It is easy to laugh off those who would want to live in such places. Their most fervent advocates often embrace frankly goofy ideas about the past, attempting to govern these private fiefdoms under a discrete set of paternalistic norms. But by the turn of the century, roughly half of new developments in the Western and Southern United States were carefully planned and walled off, many with their own private security forces. Over a similar period, many households also retreated from public education, turning to homeschooling: Roughly 20,000 children were being taught at home in the 1970s, compared with 1.7 million by 2016. Such living arrangements represent a hermetic ideal, escapist redoubts for those who reject rules and norms decided by a democratic collective.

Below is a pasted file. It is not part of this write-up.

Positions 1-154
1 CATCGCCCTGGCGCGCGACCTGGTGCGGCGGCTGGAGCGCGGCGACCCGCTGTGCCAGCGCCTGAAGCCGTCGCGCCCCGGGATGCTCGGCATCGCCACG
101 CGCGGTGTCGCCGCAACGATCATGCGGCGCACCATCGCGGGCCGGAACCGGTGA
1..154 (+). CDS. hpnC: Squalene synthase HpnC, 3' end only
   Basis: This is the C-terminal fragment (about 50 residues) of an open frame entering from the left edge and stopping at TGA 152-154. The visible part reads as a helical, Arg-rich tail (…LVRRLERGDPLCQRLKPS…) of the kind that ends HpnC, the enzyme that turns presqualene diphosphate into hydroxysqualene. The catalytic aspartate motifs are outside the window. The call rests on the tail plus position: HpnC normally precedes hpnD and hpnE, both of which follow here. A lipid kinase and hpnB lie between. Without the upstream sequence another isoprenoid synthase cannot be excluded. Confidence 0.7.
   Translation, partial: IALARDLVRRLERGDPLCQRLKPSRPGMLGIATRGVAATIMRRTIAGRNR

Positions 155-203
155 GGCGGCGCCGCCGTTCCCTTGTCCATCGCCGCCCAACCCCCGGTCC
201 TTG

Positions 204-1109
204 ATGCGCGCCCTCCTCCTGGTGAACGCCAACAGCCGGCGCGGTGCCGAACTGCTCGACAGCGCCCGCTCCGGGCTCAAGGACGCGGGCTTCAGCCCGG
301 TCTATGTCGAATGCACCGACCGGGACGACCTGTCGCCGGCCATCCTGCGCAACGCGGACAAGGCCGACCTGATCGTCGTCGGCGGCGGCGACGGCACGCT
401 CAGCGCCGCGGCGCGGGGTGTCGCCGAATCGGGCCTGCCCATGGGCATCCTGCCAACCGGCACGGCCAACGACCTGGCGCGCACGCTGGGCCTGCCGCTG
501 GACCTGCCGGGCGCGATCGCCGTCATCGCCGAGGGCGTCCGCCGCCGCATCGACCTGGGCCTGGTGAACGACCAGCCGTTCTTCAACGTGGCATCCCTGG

Fantasies of opting out go beyond terra firma. Some libertarians look to settlements on the high seas to evade the reach of government. Others have looked to the internet: Balaji Srinivasan’s pitch for a “cloud country” presents a kind of micronation to be founded online and eventually manifested in the real world by individual users through discrete economic incentives. This novel state would emerge as an open-source project, its Founding Fathers hashing out the details on the web. “We cultivate in-person levels of civility,” Srinivasan mused, “we simulate architecture in VR, and we create art and literature that reflects our values.” A public dashboard would tally the number of members (citizens?)—“and perhaps their investments or fees,” Slobodian notes. At some later date, the purchase of physical territory could be crowdsourced. If citizenship as profile status does not arouse your civic passion, Srinivasan’s vision may not be for you.